I can't believe I am saying this, but I am starting to miss the regular drama of the presidential debates. All of the pivots, hyperbole, and attempts to capture my heart (I mean vote) added more excitement to my fall and winter than maybe I would have admitted a few months ago. I know my students miss cozying up to their TVs with a mug of cocoa and their phones to live tweet responses to what HE or SHE said that night.
Good news is there is a way to recreate the drama of the debates in the classroom. I stumbled on this little gem of a game called The Contender while I was rolling through my Twitter feed one day and thought this would be the perfect way to 'recreate' the debates in my own classroom.
I decided to give it a trial run on Super Tuesday Eve. After a round of mock caucus and voting, my students were handed stacks of the topic and argument cards and given marching orders.
It plays a lot like the game Apples to Apples, or as my kids pointed out, "oh, this is just like Cards Against Humanity!" Each player selects five argument cards that feature attacks, distracts, and facts. Players take turns as the moderator, and start a round by selecting a topic card. The topic card poses a policy question, and candidates (the remaining players not taking a turn as the moderator) answer the questions with the argument cards they hold in their hand. The 'best' answer to the moderator's topic card wins, and is totally subjective.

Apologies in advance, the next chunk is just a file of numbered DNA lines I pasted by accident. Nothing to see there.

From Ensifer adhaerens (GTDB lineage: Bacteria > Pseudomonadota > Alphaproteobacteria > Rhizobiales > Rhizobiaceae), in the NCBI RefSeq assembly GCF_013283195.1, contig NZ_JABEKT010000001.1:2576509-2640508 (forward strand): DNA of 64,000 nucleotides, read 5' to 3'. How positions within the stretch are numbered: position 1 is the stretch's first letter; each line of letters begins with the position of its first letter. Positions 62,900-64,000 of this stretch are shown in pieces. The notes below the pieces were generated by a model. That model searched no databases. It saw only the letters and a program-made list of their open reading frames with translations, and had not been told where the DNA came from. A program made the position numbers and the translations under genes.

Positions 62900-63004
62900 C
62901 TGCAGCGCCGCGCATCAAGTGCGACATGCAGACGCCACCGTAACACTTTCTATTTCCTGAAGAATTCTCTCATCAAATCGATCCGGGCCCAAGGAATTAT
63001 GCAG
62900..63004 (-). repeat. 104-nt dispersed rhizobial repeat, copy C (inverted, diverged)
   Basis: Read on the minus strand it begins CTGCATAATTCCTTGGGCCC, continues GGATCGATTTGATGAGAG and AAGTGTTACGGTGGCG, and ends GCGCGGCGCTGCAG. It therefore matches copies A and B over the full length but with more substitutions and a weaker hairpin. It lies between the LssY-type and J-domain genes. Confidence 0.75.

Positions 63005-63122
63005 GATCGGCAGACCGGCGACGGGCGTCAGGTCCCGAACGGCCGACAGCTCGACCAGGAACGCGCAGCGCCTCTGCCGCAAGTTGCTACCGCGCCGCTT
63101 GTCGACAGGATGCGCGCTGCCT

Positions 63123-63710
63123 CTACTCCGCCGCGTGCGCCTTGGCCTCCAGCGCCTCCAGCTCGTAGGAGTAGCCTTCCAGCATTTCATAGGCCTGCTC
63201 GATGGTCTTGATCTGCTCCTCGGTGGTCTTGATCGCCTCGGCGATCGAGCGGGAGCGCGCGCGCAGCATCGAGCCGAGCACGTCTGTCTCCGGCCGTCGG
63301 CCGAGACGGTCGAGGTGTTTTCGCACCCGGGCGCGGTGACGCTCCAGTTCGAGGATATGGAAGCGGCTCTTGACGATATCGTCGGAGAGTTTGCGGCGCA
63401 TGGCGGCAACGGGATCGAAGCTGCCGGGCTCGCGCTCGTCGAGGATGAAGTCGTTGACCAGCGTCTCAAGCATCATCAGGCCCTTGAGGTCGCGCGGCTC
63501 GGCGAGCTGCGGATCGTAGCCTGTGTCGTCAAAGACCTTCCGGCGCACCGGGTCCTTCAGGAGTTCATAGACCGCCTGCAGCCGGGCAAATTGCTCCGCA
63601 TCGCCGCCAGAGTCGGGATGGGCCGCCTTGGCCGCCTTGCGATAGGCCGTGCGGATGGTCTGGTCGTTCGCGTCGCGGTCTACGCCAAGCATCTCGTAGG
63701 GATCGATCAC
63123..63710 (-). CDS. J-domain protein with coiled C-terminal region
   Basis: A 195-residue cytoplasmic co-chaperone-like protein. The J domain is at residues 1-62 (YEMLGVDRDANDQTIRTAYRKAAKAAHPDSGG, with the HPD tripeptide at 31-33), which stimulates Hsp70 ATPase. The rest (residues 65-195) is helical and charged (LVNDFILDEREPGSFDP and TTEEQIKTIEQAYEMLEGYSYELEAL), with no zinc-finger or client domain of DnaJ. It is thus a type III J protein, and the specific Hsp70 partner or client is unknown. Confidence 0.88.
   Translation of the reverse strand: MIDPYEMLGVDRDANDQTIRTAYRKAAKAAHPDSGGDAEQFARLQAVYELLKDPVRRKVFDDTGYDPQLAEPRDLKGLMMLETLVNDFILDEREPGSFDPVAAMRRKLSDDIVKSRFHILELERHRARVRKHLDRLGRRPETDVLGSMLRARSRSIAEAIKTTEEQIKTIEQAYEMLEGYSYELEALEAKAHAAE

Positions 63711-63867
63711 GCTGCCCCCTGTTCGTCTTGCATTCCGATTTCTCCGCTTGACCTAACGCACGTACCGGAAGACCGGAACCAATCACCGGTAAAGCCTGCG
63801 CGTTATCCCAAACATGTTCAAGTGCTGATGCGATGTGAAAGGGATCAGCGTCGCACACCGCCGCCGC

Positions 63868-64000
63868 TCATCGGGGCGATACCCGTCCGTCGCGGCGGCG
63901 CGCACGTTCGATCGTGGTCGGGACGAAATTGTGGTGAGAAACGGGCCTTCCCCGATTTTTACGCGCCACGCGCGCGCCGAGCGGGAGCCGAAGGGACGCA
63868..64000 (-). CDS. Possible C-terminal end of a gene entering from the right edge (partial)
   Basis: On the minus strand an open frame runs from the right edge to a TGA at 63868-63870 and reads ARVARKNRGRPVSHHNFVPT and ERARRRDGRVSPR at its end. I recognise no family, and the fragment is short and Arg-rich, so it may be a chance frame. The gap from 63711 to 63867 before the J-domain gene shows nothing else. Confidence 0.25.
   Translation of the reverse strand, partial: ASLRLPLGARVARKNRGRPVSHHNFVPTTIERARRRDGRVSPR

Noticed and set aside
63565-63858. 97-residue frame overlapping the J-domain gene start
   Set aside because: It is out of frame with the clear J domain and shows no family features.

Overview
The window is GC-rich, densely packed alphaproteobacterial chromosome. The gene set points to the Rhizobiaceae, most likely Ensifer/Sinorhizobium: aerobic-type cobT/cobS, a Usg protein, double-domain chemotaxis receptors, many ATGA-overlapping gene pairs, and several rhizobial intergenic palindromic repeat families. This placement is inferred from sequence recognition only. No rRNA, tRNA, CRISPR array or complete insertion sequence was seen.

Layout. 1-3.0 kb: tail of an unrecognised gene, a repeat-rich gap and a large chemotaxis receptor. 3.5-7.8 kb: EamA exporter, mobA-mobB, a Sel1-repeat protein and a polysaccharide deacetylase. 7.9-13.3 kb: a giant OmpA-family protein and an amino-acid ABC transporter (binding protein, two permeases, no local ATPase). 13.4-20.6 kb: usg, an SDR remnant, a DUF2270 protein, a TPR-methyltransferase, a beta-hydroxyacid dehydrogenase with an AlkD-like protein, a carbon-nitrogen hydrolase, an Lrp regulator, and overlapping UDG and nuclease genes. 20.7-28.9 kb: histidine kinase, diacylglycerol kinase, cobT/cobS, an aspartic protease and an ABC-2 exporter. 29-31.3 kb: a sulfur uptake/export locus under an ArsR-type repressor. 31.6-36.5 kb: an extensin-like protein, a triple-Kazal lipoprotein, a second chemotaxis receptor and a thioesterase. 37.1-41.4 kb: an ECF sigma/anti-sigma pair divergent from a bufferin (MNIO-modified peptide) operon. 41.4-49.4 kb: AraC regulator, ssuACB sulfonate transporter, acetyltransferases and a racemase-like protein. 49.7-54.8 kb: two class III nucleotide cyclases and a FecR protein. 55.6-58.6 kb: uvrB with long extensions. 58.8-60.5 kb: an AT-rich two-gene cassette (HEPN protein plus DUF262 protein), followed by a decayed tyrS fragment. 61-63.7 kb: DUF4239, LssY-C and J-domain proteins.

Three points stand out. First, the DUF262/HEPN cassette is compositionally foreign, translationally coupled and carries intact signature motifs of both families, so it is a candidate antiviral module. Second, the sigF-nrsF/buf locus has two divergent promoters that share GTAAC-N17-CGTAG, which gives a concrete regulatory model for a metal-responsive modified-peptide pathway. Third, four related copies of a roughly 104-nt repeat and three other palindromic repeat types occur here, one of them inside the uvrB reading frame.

What is really fun is that the argument cards feature actual comments made during past presidential debates. There is a brief blurb at the bottom of the card that puts the quote in context from its original use.
Does it work in the government classroom?
Student verdict: Fun. Students say The Contender feels a lot like games they already play, but interjects real-world examples of candidate answers. It also helps them understand the point of a pivot in a debate. Students have asked to play again multiple times since our first experience.
Teacher verdict: An instructional innovation. In my content, I am supposed to cover linkage institutions. Parties, the media, and elections are all considered linkage institutions. During debates, these three institutions come together in a very public way. The Contender helps students understand how candidates use pivots (distracts), attacks, and facts to answer questions that are uncomfortable, unanswerable in the time allotted, or not on the agenda of that candidate's platform.
How would I use it? I see using this as a way to teach how debates work. I would introduce the terms "attack," "distract," and "fact" through the game play, and then have my kids watch debates live. It would be great to have the kids live tweet upcoming presidential debates, and have them tweet their favorite attack, distract, and/or fact as the debate unfolds. I am positive it would start great conversations, as well as help with critical thinking skills.
In between debates, I may even take this home and play with some friends over the weekend. Certainly the booster pack from the 2016 debates (coming soon) will be the NSFW addition that my weekend play needs. (Isn't it sad that the debates are marginally NSFW?)
Photo via Flickr/Ted Eytan